We are now coming up to almost a year since our residency, funded by the Arts Council, began here at the British Library as their First Associate Theatre Company. What has evolved as one of the main aims of the project has been to help open the British Library up to other artists who may want to access the library for inspiration and research of their own creative projects.
My time here has really rationalised and prioritised what is important and necessary for me as an artist and I have learnt that I love research and it is integral to my artistic process. The more rigorously and specifically you understand material, the more distinct and original it will make your artistic work. So, spending time in and with the collections gives you the rare time and space to really go deep into a subject. It is about making unexpected and surprising connections between remote pieces of research, and the result of such connections is where you start to create something new. As an artist I am always looking to gather as much 'fuel' for my process as possible, stimulus, data, information, knowledge and details. The British Library is the optimum resource for this. Not only does it have 'everything'(!), it also enables you to come at a topic in a diversity of ways, sound, image, digital, archive, maps... and all this inspires in a different way, it really makes you think about the 'how' of your work, in other words, not just what your project will say and contain, but how it will be made, crafted, the form it will take.
A particular highlight of my time here has been spending time in the Ballard archive which is looked after by curator, Christopher Beckett. The archive is extensive and Chris has written here a fantastic overview and introduction to the archive: http://www.bl.uk/eblj/2011articles/pdf/ebljarticle122011.pdf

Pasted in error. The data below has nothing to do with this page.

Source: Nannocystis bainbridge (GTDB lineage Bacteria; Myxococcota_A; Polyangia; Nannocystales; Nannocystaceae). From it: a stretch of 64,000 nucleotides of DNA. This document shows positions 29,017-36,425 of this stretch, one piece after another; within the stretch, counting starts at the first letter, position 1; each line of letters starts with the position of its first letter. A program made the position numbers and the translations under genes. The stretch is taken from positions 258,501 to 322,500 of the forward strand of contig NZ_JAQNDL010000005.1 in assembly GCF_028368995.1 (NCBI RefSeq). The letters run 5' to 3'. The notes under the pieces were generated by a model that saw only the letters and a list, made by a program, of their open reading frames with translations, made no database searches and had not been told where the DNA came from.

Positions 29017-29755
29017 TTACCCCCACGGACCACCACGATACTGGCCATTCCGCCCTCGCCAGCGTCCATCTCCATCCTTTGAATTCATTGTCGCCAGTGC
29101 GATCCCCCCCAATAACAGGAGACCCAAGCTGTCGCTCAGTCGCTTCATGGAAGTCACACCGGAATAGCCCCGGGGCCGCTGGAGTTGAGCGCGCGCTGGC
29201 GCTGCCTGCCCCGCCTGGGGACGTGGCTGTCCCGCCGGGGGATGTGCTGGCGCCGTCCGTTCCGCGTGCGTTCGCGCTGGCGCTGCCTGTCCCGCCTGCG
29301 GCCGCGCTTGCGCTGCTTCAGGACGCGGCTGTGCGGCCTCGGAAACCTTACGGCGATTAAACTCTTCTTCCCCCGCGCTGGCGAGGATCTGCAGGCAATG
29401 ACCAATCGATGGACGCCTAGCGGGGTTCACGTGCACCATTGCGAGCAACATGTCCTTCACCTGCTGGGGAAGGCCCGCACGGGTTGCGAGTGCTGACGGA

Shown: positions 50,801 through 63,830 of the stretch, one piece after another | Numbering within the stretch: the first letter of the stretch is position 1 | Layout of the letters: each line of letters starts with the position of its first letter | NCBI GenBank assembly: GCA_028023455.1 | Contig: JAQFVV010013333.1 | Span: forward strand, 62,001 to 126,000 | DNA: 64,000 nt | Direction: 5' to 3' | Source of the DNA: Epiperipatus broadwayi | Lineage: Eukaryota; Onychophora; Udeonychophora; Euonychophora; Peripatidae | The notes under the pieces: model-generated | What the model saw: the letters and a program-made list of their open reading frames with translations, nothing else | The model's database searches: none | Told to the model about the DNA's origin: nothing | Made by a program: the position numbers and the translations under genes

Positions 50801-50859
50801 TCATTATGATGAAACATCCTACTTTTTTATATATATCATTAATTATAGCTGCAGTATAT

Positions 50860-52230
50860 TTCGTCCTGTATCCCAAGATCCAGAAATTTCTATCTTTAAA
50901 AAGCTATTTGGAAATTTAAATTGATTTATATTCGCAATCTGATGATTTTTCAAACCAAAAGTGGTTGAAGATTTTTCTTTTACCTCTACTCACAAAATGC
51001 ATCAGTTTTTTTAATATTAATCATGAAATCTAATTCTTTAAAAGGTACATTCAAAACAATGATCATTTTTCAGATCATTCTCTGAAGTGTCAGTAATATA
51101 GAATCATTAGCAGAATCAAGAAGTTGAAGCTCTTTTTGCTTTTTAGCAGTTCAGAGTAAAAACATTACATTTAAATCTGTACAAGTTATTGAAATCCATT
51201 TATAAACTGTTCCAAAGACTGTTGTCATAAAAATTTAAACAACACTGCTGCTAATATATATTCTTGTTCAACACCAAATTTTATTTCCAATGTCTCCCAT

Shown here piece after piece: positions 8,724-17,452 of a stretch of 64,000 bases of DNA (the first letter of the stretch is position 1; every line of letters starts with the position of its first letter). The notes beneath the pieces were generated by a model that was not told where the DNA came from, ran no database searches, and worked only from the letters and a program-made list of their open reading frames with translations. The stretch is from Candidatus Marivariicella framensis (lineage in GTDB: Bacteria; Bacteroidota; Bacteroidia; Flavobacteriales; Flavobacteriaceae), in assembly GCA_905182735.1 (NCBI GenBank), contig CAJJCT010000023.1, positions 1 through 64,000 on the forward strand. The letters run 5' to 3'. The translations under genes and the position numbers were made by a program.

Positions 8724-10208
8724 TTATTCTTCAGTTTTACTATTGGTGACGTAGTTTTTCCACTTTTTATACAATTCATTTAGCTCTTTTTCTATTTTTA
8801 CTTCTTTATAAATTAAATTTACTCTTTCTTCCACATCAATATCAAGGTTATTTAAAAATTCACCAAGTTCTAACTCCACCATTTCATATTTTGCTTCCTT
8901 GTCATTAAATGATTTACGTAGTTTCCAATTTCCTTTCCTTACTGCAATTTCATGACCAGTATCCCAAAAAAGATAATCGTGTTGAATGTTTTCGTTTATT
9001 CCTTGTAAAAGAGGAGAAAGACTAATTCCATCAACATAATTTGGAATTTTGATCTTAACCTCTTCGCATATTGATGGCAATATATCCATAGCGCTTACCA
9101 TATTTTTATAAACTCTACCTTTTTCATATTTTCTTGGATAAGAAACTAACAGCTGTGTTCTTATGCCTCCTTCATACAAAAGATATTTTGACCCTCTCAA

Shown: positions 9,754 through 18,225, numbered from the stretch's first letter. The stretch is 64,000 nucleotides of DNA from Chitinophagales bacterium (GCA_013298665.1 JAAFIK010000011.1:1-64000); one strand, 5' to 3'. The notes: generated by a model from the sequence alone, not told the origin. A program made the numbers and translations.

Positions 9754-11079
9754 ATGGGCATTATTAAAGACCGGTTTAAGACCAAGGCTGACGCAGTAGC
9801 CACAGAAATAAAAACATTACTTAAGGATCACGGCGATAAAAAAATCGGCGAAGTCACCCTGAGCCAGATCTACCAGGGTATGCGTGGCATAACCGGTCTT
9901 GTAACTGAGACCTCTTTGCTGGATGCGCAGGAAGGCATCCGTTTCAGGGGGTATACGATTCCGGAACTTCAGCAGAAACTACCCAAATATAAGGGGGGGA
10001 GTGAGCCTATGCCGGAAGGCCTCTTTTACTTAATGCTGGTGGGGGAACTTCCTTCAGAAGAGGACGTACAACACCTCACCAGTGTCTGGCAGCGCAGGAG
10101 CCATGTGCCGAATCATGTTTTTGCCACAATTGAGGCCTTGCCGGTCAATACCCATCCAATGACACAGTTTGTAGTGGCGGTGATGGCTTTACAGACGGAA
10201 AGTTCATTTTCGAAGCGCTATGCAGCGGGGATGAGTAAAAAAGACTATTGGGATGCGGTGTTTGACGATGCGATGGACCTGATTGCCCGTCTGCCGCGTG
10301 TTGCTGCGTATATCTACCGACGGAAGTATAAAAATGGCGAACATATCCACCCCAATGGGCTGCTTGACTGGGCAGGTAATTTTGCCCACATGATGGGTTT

Whilst it is not as personal as some of the archives held here, in that it holds very little in the way of private correspondence, it is a brilliant insight into the process of a great artist. Ballard wrote a lot of his novels by hand and many of his typescripts are heavily annotated. As you start to work through the archive you begin to stitch together a sense of his process. You can learn so much from seeing his choices of what to edit or reword. Particularly memorable was coming across his wire bound notebooks, which appear to contain early brainstormings of ideas and concepts for his novels. It is unusual to have such private access to the earliest thoughts of such a great artist and its quite special to unpick how he works through his ideas and begins his projects.
What this has all been building to will now be shared in our events that celebrate the culmination of our residency here. The' Library of Ideas' is an free event very close to my heart on Sunday 22nd April. Acknowledging that the British Library holds a wealth of materials which are increasingly being used as inspiration for artists and creative, this event aims to encourage early-career artists into the British Library so that they can discover how they can use the Library to develop their own artistic projects. It's a rare opportunity to meet curators and get up close to some of our collections. You will have the opportunity to 'bid' for your chosen experience and then meet the curator and hear from them about the most exciting elements in their collections; everything from sound to manuscripts to digital! It's about putting the curators centre stage. Its free – book your place now! https://www.bl.uk/events/the-library-of-ideas-creative-use-of-the-british-library